Canterbury Tales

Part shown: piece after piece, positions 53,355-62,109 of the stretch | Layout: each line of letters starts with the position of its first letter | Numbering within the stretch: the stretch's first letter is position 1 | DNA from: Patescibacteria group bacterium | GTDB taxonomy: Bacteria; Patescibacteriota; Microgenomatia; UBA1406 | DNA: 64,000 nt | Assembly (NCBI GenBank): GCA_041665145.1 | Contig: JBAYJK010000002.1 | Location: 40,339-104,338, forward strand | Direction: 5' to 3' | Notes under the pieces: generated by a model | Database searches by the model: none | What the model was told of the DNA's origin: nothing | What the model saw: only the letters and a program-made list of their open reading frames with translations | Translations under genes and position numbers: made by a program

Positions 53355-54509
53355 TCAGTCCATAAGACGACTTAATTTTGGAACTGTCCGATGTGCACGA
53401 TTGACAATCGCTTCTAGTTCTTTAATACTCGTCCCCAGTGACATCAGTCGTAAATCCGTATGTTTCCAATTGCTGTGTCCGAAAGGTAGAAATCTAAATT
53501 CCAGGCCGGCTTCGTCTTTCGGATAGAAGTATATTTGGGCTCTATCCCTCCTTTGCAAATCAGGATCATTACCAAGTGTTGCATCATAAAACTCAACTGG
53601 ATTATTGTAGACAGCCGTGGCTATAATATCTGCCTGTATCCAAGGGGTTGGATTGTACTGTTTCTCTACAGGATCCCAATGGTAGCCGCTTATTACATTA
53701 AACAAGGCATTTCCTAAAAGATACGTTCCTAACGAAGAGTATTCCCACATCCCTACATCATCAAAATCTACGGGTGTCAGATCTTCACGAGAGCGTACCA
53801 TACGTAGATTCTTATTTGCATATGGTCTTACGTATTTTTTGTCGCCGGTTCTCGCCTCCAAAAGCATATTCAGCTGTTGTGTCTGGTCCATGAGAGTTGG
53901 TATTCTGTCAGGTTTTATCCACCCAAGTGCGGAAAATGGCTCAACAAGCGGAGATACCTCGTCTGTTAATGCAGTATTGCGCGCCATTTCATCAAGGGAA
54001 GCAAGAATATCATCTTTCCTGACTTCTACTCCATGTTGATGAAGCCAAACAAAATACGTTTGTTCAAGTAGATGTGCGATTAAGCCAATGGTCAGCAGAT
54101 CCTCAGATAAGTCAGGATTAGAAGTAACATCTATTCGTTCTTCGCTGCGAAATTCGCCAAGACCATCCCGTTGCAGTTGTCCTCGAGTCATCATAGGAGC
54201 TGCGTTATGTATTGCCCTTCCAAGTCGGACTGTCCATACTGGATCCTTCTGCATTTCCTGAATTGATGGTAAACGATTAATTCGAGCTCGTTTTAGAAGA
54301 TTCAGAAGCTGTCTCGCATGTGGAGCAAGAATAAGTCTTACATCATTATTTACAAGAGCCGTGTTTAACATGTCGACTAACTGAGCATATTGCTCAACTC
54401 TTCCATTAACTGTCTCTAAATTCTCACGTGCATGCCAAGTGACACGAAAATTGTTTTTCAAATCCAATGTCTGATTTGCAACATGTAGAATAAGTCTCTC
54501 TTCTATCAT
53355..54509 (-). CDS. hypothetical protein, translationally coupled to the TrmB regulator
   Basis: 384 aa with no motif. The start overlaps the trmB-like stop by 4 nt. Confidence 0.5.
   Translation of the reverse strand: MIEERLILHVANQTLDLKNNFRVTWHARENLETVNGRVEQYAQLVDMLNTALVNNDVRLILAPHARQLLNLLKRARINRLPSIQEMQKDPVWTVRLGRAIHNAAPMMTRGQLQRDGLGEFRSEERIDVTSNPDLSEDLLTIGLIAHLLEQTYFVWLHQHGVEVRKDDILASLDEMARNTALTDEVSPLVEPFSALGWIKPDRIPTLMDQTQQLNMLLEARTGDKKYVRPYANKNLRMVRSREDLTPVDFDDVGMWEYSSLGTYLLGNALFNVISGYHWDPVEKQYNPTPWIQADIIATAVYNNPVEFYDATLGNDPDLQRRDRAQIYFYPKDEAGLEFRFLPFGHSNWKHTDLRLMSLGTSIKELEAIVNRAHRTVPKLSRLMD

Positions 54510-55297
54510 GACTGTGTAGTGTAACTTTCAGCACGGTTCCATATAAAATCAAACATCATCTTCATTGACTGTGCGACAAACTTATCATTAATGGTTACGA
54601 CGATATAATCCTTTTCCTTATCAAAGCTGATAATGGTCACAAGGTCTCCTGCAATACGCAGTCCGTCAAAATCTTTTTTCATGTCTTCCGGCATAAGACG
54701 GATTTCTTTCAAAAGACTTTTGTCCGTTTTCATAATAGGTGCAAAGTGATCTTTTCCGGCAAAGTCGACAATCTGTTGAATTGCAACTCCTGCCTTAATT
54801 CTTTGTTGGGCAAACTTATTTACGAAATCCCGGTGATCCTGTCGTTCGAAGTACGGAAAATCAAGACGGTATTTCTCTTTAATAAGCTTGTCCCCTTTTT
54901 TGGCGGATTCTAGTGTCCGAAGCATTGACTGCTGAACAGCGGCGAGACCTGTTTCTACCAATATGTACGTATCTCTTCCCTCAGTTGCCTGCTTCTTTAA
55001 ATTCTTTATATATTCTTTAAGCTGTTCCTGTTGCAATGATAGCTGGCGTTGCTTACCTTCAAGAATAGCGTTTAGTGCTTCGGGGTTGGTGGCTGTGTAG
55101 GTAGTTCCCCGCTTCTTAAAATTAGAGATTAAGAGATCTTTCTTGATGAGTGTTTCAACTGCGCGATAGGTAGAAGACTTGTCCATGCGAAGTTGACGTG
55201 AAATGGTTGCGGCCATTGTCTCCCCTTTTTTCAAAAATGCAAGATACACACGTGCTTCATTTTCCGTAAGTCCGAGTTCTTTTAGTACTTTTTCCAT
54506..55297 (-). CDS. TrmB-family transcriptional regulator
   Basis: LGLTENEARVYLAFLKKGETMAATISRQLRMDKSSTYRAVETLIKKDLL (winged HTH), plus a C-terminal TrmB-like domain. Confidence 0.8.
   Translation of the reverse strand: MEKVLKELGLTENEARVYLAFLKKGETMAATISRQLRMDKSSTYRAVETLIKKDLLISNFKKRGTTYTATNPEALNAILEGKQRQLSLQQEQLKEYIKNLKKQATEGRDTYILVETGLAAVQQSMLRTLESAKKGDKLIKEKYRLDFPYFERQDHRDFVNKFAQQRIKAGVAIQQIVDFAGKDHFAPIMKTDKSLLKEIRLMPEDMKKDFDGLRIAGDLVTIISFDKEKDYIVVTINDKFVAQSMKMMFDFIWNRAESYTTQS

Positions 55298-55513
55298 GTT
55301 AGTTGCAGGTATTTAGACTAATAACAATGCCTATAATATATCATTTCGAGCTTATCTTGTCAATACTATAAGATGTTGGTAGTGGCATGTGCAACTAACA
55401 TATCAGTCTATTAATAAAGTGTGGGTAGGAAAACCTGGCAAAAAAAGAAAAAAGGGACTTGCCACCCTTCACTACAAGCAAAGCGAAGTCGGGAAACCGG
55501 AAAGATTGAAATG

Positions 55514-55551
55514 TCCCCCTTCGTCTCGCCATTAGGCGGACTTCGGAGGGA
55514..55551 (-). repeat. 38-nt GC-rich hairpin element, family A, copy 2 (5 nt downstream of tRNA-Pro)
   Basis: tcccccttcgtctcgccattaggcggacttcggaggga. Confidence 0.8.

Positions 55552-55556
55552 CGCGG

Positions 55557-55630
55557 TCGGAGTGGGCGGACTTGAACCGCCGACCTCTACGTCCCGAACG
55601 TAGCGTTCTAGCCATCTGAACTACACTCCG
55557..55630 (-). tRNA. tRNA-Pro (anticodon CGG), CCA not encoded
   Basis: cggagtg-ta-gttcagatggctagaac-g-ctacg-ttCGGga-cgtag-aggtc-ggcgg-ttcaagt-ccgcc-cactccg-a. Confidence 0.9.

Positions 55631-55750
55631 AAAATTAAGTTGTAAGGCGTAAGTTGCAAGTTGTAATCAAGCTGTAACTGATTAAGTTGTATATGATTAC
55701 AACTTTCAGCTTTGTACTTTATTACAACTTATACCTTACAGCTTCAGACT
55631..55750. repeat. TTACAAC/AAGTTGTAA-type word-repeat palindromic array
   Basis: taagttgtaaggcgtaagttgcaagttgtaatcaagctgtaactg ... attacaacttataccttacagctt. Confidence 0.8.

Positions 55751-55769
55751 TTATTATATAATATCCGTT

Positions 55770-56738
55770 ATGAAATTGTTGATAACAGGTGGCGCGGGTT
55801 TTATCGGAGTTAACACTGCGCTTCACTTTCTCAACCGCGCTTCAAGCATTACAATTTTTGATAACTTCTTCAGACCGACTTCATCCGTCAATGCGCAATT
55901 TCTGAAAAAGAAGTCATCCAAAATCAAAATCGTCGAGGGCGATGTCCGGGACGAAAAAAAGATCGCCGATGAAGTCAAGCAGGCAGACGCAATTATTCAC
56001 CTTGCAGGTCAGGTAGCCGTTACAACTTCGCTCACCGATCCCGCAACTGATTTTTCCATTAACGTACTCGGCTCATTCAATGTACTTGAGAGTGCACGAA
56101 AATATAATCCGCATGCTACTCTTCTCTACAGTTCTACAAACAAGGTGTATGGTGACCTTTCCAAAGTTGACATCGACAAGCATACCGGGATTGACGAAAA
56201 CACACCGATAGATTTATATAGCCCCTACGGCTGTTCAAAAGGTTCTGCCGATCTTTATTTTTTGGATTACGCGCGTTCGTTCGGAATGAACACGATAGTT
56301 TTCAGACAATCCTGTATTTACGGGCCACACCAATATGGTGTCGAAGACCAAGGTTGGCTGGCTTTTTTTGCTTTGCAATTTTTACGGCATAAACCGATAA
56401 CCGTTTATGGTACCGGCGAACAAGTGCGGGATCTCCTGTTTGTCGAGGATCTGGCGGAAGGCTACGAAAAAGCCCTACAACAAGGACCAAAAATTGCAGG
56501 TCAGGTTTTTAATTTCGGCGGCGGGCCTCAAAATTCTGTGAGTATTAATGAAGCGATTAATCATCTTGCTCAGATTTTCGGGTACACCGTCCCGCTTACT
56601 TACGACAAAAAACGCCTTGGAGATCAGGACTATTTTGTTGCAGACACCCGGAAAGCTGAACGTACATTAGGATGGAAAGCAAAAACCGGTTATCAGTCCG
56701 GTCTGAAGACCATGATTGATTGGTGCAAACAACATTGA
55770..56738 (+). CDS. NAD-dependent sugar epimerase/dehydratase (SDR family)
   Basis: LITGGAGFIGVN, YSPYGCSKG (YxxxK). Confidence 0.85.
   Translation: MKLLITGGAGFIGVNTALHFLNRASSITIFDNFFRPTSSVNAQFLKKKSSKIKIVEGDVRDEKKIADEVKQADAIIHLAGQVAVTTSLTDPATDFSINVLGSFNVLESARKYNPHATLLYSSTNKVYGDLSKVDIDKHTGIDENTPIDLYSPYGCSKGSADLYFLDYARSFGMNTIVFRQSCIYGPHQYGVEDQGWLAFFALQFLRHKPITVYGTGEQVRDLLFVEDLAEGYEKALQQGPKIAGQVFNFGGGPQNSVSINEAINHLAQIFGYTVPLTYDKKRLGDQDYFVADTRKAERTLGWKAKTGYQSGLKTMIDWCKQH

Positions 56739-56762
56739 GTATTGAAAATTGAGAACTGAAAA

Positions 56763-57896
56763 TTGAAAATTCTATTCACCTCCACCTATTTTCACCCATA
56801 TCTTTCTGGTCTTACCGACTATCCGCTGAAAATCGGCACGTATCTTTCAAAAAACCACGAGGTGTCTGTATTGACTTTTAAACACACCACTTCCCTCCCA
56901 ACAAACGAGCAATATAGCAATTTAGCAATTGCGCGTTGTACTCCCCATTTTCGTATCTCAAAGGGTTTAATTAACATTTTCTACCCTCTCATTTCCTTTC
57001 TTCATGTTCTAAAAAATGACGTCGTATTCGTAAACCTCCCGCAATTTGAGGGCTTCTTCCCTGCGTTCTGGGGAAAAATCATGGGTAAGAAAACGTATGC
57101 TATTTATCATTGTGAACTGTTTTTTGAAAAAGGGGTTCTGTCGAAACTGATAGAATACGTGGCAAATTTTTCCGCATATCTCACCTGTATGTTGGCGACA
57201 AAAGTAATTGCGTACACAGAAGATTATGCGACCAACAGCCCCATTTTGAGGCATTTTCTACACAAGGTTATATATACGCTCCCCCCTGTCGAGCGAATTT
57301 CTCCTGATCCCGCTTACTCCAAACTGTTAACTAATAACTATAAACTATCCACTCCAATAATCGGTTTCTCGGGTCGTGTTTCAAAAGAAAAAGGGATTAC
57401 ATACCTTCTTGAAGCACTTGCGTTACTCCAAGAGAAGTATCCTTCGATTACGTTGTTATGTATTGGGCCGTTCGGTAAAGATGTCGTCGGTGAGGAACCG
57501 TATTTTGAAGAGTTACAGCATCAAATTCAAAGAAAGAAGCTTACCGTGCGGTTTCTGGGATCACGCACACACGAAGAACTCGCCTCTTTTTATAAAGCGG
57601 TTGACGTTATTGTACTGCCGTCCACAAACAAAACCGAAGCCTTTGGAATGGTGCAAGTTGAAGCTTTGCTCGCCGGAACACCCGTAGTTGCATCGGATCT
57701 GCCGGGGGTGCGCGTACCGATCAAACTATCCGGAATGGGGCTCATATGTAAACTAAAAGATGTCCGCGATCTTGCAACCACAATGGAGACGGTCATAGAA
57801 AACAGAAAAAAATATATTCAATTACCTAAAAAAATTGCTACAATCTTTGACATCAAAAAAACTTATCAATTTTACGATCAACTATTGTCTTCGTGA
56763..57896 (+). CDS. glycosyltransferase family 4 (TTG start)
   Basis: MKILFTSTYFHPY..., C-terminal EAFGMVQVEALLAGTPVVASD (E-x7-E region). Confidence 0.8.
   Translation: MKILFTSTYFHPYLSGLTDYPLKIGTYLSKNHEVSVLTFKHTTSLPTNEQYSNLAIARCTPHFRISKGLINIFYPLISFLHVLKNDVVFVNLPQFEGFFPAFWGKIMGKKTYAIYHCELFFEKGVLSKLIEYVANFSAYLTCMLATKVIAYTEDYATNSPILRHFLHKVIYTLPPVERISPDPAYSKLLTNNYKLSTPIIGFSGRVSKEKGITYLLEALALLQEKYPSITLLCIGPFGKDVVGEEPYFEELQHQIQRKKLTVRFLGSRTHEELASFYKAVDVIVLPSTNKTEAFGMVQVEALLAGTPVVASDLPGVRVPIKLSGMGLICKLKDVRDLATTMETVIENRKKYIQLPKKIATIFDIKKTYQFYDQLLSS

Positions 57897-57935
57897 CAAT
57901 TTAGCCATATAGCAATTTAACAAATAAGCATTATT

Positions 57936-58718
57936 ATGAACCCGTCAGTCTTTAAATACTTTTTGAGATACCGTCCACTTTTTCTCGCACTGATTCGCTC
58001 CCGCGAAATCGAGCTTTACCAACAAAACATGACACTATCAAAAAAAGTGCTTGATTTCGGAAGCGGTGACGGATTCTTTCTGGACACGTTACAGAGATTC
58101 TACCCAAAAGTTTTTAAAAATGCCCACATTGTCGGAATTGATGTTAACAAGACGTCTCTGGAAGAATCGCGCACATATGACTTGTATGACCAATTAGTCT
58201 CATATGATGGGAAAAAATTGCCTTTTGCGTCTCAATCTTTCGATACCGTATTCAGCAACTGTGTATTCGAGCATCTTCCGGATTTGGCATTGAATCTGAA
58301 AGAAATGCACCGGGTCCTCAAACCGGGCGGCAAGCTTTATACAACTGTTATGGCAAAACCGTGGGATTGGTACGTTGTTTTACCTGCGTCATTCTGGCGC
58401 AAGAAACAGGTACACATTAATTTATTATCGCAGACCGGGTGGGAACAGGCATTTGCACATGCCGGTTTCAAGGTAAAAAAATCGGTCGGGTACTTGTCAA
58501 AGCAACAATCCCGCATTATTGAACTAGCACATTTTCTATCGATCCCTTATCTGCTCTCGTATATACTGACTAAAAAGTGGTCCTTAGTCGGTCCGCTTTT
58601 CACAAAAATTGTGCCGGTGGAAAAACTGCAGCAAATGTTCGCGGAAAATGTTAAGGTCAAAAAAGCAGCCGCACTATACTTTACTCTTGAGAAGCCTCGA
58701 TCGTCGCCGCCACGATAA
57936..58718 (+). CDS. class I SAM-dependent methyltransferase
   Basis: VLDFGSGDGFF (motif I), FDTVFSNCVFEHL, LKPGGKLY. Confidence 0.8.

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In The Canterbury Tales by Geoffrey Chaucer, A band of pilgrims traveling to Canterbury take turns telling stories. The main characters of each pilgrim’s tale face their reckoning and whether they are punished or absolved; their judgment is specific to the pilgrim who told the tale. The Knight from the Wife of Bath’s tale is judged and forgiven when and the three men from the Pardoner’s tale meet their end when they let greed, what the Pardoner calls the root of evil, impair their judgment. The Knight’s judgment relates to the Wife of Bath mainly because the story she told depicted that when women took control, or had “sovereignty”, both husband and wife would live in harmony. In her story the Wife of Bath described how Queen Guinevere and her court of female saved the knight from death but only if he could find out what women desire most. The Knight searched to no avail, and finally stumbled upon an old hag. The wise hag gave the knight the right answer also claimed the right to have him as a husband. She reasoned with the knight about the advantages of having an old and ugly wife rather than a young and beautiful one. The hag convinced the knights that men made themselves noble through their deeds, not through inheritance. Though she was poor, the old lady pointed out that even God chose to live in poverty: “The hye God, on whom that we belive, in willful poverte chees to live his lyf” (lines 1184 – 1185). The Knight is saved when the old hag reveals what women what most is to be charge of their husbands. Later, the knight allowed the old women to take charge and he is rewarded when she transforms into a beautiful figure. The Wife if Bath’s Tale showed that when the wife had the upper hand in their marriage, they would be rewarded with a long and happy life together. Furthermore the Knight is not only saved but also rewarded when he became the kind of man who allowed his wife some control in the marriage. The judgment of the three men in the Pardoner’s tale...
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